Edward Jenner (17 May 1749 – 26 January 1823) was an English physician and scientist, known for inventing the smallpox vaccine, the first vaccine in the world.
By the 18th century, smallpox inoculations were still dangerous and of limited efficiency. In 1796, Jenner discovered that being infected with cowpox, non-lethal to humans, gave immunity to smallpox. He made this discovery by infecting a young boy with cowpox, before trying to infect him with smallpox.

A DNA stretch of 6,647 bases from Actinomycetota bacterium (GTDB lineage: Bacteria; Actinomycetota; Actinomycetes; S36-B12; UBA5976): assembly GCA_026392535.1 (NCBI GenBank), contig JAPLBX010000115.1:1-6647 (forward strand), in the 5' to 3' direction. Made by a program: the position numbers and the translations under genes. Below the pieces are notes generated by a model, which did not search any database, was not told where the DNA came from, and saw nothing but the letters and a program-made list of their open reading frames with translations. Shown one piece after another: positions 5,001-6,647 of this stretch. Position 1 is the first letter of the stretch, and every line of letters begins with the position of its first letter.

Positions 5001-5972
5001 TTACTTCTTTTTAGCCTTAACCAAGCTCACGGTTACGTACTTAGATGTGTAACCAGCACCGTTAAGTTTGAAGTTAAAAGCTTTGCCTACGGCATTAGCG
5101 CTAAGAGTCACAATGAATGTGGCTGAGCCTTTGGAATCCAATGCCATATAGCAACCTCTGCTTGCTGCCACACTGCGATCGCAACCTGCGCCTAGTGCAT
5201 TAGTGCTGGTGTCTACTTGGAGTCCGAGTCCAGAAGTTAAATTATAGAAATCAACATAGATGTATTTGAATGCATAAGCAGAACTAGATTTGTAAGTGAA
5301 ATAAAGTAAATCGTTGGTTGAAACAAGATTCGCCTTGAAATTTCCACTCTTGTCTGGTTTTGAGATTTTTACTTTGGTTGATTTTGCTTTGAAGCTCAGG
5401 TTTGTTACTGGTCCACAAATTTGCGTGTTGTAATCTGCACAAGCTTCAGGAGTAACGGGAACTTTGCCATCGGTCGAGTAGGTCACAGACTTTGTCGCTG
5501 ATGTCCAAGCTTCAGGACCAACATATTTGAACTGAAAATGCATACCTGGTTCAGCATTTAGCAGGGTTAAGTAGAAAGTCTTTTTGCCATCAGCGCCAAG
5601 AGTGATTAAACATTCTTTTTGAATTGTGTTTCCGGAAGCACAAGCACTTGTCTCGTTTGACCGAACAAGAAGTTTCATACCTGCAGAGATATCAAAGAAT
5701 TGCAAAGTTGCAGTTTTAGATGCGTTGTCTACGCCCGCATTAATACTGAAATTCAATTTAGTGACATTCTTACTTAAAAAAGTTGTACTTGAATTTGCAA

Due to his methods, Jenner's findings were frowned upon by the medical establishment. Thus, cowpox-based vaccination only saw wide use sometime after 1800.